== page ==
Find your magic words with the Google keyword tool

Drilling for gold

For many businesses, their website is their primary marketing tool. It’s where all of their ads lead potential customers, where all their sponsored Instagram posts point. But if their website isn’t designed to ‘talk’ to search engines like Google and Bing, those businesses are missing out on a huge promotional opportunity: search rankings. This post will explain how to use the Google keyword tool to move any website nearer the top of the search engine results page (SERP).

The result will be more clicks on your listing, more visits to your website and more business for you.

Related: What is SEO and why is it worth your time?

Logging in to the Google keyword tool

Open up Google’s keyword tool and click START USING KEYWORD PLANNER. Once the web page changes, you might be prompted to select a Google Ads account or to start a Google Ads account.

Google Keyword Tool Goal

Click the Experienced with Google Ads? link.

This page will open.

Google Keyword Tool Create Account

Click Create an account without a campaign. You’ll be prompted to confirm your business information.

Once you submit it, a congratulations page will open. On the top right-hand side of the page click TOOLS. Once the navigation field opens, click Keyword Planner under the PLANNING column.

Google Keyword Tool Planner

You’re on your way to using the Google keyword tool!

It won’t take you long to learn the Google Ads Keyword Planner is a very handy tool.

Google’s keyword tool can help you reach people you haven’t yet reached. Lots of them.

Think of it as a well-informed friend. It has information on search volume and historical traffic data for the keywords you’d like to use. It also gives you a forecast for how keywords could perform in the future. It’s more reliable than your local weather forecast (I wish I were kidding).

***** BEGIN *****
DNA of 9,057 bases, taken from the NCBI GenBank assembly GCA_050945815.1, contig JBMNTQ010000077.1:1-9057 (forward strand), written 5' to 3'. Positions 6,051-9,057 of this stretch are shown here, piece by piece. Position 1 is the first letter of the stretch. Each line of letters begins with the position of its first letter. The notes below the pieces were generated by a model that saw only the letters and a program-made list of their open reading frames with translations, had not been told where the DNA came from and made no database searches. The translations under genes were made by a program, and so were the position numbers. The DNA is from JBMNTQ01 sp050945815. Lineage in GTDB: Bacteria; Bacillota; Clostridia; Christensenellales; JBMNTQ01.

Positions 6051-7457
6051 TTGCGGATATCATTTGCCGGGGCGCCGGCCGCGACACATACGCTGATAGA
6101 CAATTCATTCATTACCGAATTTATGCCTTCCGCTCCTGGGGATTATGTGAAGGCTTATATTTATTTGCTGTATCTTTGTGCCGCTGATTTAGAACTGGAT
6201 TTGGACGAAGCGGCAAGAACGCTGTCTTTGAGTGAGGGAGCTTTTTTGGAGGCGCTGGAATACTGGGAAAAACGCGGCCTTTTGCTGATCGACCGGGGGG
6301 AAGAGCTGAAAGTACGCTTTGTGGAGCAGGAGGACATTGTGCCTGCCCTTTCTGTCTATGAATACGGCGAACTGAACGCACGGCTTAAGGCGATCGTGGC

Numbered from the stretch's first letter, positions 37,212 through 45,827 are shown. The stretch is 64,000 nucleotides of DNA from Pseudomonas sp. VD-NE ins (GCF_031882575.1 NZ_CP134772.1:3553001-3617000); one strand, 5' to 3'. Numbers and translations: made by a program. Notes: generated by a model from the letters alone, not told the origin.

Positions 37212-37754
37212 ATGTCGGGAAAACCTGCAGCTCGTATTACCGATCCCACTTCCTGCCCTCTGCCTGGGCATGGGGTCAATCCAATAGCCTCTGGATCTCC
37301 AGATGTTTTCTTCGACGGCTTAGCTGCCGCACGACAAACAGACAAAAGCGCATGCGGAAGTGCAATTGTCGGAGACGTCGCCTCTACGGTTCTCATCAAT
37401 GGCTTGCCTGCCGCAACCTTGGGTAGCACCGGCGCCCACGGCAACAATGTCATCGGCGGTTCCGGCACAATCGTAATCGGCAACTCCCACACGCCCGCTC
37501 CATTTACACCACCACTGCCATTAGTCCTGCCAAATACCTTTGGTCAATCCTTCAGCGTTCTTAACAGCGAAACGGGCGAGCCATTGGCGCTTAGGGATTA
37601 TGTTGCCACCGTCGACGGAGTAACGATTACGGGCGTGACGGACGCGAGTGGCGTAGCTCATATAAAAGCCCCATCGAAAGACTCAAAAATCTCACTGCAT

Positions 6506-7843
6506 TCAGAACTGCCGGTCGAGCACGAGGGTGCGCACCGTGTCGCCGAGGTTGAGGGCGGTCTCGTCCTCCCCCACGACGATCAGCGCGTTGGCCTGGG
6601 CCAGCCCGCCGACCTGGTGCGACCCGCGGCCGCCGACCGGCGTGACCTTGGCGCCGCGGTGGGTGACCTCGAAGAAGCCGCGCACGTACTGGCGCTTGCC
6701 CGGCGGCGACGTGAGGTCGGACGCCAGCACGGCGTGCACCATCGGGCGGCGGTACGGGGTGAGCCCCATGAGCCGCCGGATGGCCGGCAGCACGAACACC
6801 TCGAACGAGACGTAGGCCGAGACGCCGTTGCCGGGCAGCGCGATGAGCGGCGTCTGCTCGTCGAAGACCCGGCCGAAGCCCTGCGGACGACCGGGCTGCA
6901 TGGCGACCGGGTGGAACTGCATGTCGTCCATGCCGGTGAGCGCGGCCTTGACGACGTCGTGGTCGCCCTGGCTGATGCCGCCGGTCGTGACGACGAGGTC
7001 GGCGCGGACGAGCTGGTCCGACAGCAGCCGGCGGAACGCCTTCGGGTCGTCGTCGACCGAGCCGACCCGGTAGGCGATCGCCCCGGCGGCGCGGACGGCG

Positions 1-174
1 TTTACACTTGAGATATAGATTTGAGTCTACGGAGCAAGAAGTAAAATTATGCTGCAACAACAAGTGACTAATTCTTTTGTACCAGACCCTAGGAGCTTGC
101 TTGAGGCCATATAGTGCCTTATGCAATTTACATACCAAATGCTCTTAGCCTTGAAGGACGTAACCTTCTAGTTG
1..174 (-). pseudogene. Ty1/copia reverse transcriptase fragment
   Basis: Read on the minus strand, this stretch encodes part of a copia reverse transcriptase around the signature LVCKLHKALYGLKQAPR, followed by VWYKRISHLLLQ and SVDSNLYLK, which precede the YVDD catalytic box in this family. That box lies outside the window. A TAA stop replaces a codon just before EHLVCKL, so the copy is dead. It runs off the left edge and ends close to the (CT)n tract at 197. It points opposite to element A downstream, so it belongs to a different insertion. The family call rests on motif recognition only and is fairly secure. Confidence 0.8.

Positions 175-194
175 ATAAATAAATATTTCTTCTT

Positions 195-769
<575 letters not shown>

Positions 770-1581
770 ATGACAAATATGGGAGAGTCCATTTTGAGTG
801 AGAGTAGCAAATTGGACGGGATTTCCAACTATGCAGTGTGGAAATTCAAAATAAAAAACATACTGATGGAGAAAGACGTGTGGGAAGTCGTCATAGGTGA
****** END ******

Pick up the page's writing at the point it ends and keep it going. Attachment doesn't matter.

Now the nitty gritty: How to use it

Under Find new keywords, list words that are associated with your business, separating each one with a comma. Let’s say, for example, you want to focus on the men’s clothing line you’ve just increased inventory for.

Here’s an example of a few keywords you might want to use on your site:

Google Keyword Tool Find Keywords

Keep it short and sweet. Avoid lengthy descriptions such as ‘bell-bottom wool trousers made in Canada.’ Once you’ve entered all of the keywords you’d like to start with, click GET STARTED.

What’s the difference between high, medium and low competition?

Google Keyword Tool Results

The competition ranking is determined by how many advertisers are bidding on that keyword. This does not necessarily affect you, as these are used for ad campaigns, but it explains why you see all of those Google ads above your website listing.

It’s harder to rank for a keyword that’s highly competitive. They also come with a higher price tag, if you do decide to purchase a Google ad.

A few tips on choosing keyword from Google’s list of suggestions:

  • Focus on medium- to low-competition keywords. You’ll have a better chance at ranking well for these.